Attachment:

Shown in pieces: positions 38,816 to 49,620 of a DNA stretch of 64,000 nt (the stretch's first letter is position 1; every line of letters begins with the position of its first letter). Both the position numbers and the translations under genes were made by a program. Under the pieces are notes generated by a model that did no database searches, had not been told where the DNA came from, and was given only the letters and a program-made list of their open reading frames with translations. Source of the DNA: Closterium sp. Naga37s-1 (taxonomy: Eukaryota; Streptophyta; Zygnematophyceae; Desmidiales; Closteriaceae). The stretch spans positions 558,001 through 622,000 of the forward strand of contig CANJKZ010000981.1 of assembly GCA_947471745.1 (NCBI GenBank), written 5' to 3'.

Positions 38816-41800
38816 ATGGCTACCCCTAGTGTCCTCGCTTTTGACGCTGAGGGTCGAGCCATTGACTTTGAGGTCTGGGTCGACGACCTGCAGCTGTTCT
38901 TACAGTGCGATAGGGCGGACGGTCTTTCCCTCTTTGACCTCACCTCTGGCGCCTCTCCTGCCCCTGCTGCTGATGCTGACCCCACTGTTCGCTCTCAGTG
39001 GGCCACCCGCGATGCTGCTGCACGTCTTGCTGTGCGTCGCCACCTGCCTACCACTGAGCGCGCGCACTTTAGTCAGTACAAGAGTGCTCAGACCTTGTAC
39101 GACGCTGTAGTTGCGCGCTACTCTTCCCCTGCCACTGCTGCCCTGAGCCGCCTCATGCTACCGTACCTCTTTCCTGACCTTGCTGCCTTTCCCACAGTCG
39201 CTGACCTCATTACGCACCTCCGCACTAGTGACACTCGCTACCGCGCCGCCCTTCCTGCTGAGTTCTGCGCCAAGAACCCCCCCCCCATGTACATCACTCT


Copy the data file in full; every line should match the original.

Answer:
Shown in pieces: positions 38,816 to 49,620 of a DNA stretch of 64,000 nt (the stretch's first letter is position 1; every line of letters begins with the position of its first letter). Both the position numbers and the translations under genes were made by a program. Under the pieces are notes generated by a model that did no database searches, had not been told where the DNA came from, and was given only the letters and a program-made list of their open reading frames with translations. Source of the DNA: Closterium sp. Naga37s-1 (taxonomy: Eukaryota; Streptophyta; Zygnematophyceae; Desmidiales; Closteriaceae). The stretch spans positions 558,001 through 622,000 of the forward strand of contig CANJKZ010000981.1 of assembly GCA_947471745.1 (NCBI GenBank), written 5' to 3'.

Positions 38816-41800
38816 ATGGCTACCCCTAGTGTCCTCGCTTTTGACGCTGAGGGTCGAGCCATTGACTTTGAGGTCTGGGTCGACGACCTGCAGCTGTTCT
38901 TACAGTGCGATAGGGCGGACGGTCTTTCCCTCTTTGACCTCACCTCTGGCGCCTCTCCTGCCCCTGCTGCTGATGCTGACCCCACTGTTCGCTCTCAGTG
39001 GGCCACCCGCGATGCTGCTGCACGTCTTGCTGTGCGTCGCCACCTGCCTACCACTGAGCGCGCGCACTTTAGTCAGTACAAGAGTGCTCAGACCTTGTAC
39101 GACGCTGTAGTTGCGCGCTACTCTTCCCCTGCCACTGCTGCCCTGAGCCGCCTCATGCTACCGTACCTCTTTCCTGACCTTGCTGCCTTTCCCACAGTCG
39201 CTGACCTCATTACGCACCTCCGCACTAGTGACACTCGCTACCGCGCCGCCCTTCCTGCTGAGTTCTGCGCCAAGAACCCCCCCCCCATGTACATCACTCT